JN & JF: That excitement could have led you to become a linguist or a philosopher. To have become a novelist and found ways of dramatising those ideas, you must have had a great interest in telling stories.

ASB: I used to think, like George Eliot, that I wasn't a born storyteller. When Eliot started writing, George Henry Lewes said his one doubt was whether she could tell a story. He knew she could do all the other things, but in those days nobody thought that the novel could do all those other things! I knew I ought to write a novel, but I grew up at the time when E. M. Forster said, "Oh, dear, yes, the novel tells a story." That was one thing we were being told not to do through most of my apprenticeship as a novelist. I thought it was a rather vulgar gift compared to Virginia Woolf's, or Wordsworth's or Coleridge's, and that it should be abolished or kept down if one had it. Then I realised that actually you owe people stories.

JN & JF: And there's the cussedness that makes you want to do what's difficult.

ASB: There's also a cussedness that makes you, if you get hold of one end of any stick, want to go right to the other end of it. You don't want to stop in the middle, or say, "Well, that will do now. I know enough about that." My first editor was Cecil Day-Lewis, and he used to talk most beautifully about Wordsworth's Highland girl singing, and say how important it was for Wordsworth to stop listening. Well, I can't ever stop. Cecil would stop when he found an image he could use. Then he could say, "I don't want to know any more." But I would go ferreting on and ferreting on. Usually it produced something much more interesting, but it was very tiring!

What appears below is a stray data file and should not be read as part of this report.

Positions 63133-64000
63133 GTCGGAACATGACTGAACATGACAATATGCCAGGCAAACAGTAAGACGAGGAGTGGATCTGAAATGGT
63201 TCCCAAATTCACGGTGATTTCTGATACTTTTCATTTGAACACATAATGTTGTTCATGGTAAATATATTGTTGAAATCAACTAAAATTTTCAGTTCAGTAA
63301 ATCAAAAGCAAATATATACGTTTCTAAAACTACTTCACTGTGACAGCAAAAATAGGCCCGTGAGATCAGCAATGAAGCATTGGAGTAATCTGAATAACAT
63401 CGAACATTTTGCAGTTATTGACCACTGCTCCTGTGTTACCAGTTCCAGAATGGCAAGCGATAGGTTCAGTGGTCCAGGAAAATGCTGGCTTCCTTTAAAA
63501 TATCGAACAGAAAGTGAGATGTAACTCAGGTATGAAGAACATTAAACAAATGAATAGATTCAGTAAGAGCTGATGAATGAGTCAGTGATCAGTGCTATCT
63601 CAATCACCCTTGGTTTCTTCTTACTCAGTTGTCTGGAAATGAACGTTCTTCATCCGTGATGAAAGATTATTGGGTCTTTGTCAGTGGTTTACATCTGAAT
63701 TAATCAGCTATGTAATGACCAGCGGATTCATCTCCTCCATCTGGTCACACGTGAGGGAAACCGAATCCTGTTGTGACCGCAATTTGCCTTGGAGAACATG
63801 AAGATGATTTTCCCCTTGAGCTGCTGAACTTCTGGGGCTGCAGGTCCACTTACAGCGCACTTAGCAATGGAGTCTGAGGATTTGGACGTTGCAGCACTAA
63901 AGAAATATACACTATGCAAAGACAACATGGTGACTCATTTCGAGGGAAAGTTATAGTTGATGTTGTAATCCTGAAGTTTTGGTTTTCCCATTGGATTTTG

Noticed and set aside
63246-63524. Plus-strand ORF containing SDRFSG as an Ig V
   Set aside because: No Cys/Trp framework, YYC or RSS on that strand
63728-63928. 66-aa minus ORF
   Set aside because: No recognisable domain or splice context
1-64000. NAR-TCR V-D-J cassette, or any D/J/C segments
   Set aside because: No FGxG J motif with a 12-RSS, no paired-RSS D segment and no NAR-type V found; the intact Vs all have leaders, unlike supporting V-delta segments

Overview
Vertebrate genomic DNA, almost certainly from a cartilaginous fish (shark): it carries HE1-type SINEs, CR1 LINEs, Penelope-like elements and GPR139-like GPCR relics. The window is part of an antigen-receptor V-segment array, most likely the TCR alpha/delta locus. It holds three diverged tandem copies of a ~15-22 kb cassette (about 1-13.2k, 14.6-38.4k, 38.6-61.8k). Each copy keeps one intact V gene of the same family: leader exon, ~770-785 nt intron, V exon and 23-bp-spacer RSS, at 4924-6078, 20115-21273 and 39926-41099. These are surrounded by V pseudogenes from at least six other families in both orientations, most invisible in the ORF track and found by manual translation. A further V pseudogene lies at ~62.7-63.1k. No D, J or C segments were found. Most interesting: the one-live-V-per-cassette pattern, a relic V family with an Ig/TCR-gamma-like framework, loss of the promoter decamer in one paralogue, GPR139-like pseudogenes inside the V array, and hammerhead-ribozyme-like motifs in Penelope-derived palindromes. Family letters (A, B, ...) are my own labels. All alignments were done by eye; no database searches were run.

JN & JF: With Ignês Sodré, you speak about novels you read and study, and think and dream about: a way of reading a book which is almost a life's work. Is that the way you wish to be read?

ASB: I do want to be read like that, and feel that professional criticism over the last twenty years has made it harder, not easier, to read a book with the whole of yourself and the whole of your body, to be what I call a "greedy reader." I'm worried about the increasingly judgmental element teachers introduce into the reading process: we have these techniques which mean we know better than the writer does what the writer is doing. With highly complex French theorists this may be true with some of the writers they choose, but mostly I don't believe it.

Readers should be empowered to skip, which sounds simple but isn't really. They now read every word--at least in the world of literary studies--and feel they should always be forming a judgement; whereas I never review a book without reading it through first very fast. I will make a note of what strikes me but I won't expect to have a thought. You just read it to see if you can read it, and, of course, at this stage in my life if I can't read it, I don't.

If you don't see art as being profoundly related to the pleasure principle there's something wrong with you. Art is not there for making sociological observations or political decisions or, really, to be a substitute for psychoanalysis--though the great novelists are wiser than most politicians, most sociologists and most psychoanalysts, except the very great ones of all those. I think that, while Martin Amis feels it is required of the modern novelist to write something about the atom bomb, it probably isn't. We're all afraid of it and it will come in at the edges of whatever we write. What we in this country feel about war with Iraq is for a great journalist to take on, not for me as a novelist. What one offers the reader is a much more slow and complicated relationship with an individual habit of mind.